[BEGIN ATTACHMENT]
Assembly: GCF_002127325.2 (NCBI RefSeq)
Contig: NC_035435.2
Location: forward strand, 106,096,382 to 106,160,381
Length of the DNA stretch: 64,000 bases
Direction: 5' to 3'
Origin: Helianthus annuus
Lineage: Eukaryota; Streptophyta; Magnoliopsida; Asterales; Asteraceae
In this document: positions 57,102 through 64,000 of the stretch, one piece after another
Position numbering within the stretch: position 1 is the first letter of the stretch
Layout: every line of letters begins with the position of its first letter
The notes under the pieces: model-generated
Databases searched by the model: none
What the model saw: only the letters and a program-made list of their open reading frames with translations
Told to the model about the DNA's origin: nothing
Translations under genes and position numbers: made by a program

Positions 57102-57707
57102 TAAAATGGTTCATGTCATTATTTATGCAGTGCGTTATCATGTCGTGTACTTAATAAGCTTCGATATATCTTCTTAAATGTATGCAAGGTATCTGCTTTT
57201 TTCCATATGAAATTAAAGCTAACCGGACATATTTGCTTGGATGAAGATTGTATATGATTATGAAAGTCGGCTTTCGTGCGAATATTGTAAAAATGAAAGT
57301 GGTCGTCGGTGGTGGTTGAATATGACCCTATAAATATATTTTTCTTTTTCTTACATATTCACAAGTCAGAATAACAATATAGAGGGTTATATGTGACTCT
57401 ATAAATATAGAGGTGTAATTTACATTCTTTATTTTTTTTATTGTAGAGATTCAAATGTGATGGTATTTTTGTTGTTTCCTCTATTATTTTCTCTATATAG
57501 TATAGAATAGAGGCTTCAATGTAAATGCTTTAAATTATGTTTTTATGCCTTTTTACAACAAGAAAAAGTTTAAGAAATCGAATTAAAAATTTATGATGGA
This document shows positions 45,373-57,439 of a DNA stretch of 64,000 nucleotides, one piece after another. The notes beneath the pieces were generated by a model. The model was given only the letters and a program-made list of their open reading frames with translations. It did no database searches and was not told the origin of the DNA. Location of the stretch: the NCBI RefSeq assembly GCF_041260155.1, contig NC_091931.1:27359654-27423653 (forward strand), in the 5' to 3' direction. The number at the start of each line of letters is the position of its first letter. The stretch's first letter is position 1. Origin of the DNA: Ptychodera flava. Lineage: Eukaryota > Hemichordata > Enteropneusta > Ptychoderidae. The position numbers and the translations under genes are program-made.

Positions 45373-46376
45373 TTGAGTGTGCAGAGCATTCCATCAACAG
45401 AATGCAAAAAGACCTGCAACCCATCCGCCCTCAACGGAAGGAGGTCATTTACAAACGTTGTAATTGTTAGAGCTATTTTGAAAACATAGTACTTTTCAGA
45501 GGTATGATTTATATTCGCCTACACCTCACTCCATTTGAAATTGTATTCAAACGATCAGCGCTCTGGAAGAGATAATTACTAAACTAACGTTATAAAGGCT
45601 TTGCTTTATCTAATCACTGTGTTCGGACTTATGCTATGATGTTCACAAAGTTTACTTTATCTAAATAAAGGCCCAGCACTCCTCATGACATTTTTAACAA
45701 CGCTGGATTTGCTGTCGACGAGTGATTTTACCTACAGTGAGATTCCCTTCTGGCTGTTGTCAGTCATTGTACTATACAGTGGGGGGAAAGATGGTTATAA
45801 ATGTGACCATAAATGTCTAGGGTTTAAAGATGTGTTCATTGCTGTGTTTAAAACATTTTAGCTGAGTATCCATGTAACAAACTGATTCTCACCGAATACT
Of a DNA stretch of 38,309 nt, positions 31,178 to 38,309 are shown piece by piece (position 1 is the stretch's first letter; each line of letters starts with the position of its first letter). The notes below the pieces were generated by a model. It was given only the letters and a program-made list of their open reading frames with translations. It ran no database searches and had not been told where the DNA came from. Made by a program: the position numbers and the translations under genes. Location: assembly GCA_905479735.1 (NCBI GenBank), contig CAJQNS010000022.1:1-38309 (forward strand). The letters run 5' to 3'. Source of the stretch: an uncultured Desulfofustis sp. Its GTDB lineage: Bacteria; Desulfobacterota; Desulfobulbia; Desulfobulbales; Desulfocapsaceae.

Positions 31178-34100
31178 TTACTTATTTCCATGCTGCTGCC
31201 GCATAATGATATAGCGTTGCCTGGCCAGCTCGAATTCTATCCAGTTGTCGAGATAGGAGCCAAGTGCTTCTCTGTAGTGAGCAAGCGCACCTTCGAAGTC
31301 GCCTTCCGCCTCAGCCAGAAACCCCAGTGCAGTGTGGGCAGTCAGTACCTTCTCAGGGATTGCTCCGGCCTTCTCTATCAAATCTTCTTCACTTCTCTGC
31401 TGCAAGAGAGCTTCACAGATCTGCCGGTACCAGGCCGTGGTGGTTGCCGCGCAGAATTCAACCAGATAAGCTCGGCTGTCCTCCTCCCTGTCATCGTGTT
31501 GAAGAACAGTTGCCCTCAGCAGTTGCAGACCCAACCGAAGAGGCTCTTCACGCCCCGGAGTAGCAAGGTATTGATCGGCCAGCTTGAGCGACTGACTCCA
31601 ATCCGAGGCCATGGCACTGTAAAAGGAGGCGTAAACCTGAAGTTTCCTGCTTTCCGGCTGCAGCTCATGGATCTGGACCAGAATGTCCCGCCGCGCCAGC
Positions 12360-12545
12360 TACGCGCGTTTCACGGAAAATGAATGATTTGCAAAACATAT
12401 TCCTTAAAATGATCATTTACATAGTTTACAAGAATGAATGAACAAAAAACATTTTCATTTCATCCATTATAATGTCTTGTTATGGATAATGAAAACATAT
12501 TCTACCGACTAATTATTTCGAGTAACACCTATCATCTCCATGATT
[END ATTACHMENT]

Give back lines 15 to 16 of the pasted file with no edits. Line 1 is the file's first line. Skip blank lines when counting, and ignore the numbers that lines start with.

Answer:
Translations under genes and position numbers: made by a program

Positions 57102-57707